Democratic mayoral candidate John Ray said yesterday that the city should abolish its elected school board unless the board can show substantial improvement in the schools in the next few years.

Ray, an at-large member of the City Council, said the city would be better off turning over control of the schools to a powerful appointed superintendent who could improve test scores and restore order in classrooms without interference from a board that has had trouble in the past agreeing on policies that were best for the students.

"If the present system doesn't work soon, we should change it . . . and hire a superintendent of schools for a four- or five-year term to set policy and make decisions," Ray told a breakfast meeting of about 50 businessmen at Pilgrimage Hall, 14th and Quincy streets NW.

"When you have 11 members of the school board, it's very difficult for them to make policy," Ray added. "We ought to give the new school administration an opportunity to get things in place. At the same time we can't wait around the next 10 to 15 years to get things in place. If it doesn't work in the next four years, we have to look for a new mechanism."

The proposal immediately drew fire from school board members and spokesmen for parents' groups, who described it as an ill-advised attack on self-government that overlooks progress being made by a newly constituted school board and new Superintendent Floretta D. McKenzie.

"To suggest abolition of the school board is not only offensive but is a slap in the face to everybody who went through the struggle for elected officials," said Nathaniel Bush (Ward 7), school board vice president.

"It's quite clear that there has been some dissatisfaction with the elected school board," he added, "but I think we've had a remarkable change in personnel in the last four years. There's been a major turnaround in the leadership of the board and of its tone."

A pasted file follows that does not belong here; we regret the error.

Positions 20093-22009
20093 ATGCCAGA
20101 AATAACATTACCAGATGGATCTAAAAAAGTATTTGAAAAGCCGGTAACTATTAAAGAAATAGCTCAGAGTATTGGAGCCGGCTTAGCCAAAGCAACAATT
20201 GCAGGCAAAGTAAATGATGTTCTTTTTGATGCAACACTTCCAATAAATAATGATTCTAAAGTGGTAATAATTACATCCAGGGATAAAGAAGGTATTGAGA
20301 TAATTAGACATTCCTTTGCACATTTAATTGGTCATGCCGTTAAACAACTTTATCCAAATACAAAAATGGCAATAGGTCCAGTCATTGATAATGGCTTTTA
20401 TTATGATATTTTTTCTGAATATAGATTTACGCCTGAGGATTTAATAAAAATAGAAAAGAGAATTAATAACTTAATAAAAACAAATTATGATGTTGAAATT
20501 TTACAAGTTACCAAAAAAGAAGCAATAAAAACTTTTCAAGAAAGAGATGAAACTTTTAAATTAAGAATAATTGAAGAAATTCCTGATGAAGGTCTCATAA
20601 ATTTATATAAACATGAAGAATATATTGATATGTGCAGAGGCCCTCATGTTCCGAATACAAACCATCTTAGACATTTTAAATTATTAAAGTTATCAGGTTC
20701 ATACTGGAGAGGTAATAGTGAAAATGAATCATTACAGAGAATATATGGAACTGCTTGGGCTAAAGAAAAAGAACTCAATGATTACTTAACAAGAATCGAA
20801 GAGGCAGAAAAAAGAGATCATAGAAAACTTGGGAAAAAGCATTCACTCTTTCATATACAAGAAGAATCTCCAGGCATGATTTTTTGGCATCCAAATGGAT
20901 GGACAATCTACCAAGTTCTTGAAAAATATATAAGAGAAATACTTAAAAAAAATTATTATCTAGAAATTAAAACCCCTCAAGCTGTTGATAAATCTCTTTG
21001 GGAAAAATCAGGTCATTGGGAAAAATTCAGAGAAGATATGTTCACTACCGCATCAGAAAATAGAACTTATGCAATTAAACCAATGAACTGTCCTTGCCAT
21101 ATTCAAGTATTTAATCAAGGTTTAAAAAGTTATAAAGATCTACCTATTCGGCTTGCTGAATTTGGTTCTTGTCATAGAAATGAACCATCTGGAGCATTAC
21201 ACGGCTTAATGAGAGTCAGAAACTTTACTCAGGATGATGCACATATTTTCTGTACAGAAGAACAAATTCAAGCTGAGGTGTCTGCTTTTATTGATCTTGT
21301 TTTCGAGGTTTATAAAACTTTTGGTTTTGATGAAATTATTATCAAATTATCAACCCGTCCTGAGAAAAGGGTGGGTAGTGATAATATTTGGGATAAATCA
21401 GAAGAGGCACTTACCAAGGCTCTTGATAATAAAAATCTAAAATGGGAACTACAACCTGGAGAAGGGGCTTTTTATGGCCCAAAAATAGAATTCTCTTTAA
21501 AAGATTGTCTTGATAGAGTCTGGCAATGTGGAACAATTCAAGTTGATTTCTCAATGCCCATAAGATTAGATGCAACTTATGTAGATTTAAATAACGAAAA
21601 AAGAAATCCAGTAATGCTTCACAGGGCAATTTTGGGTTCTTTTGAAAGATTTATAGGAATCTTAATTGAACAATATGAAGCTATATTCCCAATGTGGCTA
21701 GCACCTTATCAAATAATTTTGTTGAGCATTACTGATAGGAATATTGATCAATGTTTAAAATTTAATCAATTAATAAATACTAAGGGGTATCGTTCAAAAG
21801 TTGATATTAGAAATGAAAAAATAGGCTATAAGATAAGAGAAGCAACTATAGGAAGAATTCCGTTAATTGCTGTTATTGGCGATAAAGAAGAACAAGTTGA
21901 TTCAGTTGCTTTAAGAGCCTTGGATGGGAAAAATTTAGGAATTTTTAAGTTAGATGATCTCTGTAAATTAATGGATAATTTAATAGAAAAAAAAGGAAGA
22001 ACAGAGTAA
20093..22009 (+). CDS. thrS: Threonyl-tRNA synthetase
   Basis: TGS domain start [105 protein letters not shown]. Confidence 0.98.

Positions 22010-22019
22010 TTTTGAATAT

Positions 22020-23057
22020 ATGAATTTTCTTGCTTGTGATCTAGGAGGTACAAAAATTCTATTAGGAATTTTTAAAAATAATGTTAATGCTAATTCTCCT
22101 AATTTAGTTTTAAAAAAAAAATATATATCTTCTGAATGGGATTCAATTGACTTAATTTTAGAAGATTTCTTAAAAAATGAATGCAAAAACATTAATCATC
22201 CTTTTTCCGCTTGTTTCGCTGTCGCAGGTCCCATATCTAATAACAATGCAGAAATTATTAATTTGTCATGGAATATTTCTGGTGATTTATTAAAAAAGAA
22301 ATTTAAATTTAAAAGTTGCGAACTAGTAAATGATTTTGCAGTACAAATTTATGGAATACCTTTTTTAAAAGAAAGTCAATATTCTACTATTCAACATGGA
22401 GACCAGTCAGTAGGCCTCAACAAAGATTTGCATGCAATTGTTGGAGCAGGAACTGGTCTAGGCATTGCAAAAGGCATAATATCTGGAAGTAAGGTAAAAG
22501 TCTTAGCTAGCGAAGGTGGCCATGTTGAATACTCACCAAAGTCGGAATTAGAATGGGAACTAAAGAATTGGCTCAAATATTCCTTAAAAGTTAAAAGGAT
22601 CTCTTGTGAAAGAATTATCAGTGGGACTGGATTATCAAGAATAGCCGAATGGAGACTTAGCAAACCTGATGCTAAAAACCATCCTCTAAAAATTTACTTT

William H.L. Brown, president of the D.C. Congress of Parent-Teachers Associations, said Ray is a relative newcomer to Washington Ray moved here in 1967 , who is willing to give up some of the gains made by D.C. residents in the long struggle for home rule.

"I don't know how long Mr. Ray has been in the city, but we worked for years to get our elected school board," Brown said. "What we need to do is find out what the needs of the schools are and provide them, rather than stepping back in the past and abolishing the board."

Paula Roberts, copresident of Parents United for Full Funding, an influential 600-member organization that has lobbied for increased funding for the public schools, said Ray's proposal ignores recent progress made by the new school board and McKenzie.

"This is the wrong time to even propose something like that," Roberts said of Ray's proposal. "The problem with the school system for parents is that the direction keeps changing. We don't let anything work out long enough to see if it can work. We keep changing. When you have good, competent people in office you ought to let them do their job and not talk about taking their power away from them."

Ray outlined his views on the school system during a question-and-answer session that followed a speech to the business group on his proposals for improving city management.

He said that if he determined that the school board had failed to make substantial progress in improving public education, he would seek to abolish the board through an amendment to the city charter. Such an amendment would have to be approved by the city's voters and by Congress.

In his speech, Ray elaborated on his proposed reorganization plan to replace the city administrator with five deputy mayors who would be responsible for public works, public safety, finance and budget, human services, and community development and planning.

He said that City Administrator Elijah B. Rogers' office has become an "unnecessary and damaging extra layer of government."

"The extra layer of the city administrator's office serves only to encourage infighting and cause frustration among department heads who find it nearly impossible to bring their concerns directly to the mayor," Ray said.

Ray also said he supports a four-to-five-year moratorium on increased property assessments to provide some tax relief to D.C. businessmen. Thereafter, annual reassessments should be limited to 10 to 12 percent, he said.

D.C. council member John A. Wilson (D-Ward 2), another Democratic candidate for mayor, made a similar moratorium proposal last year.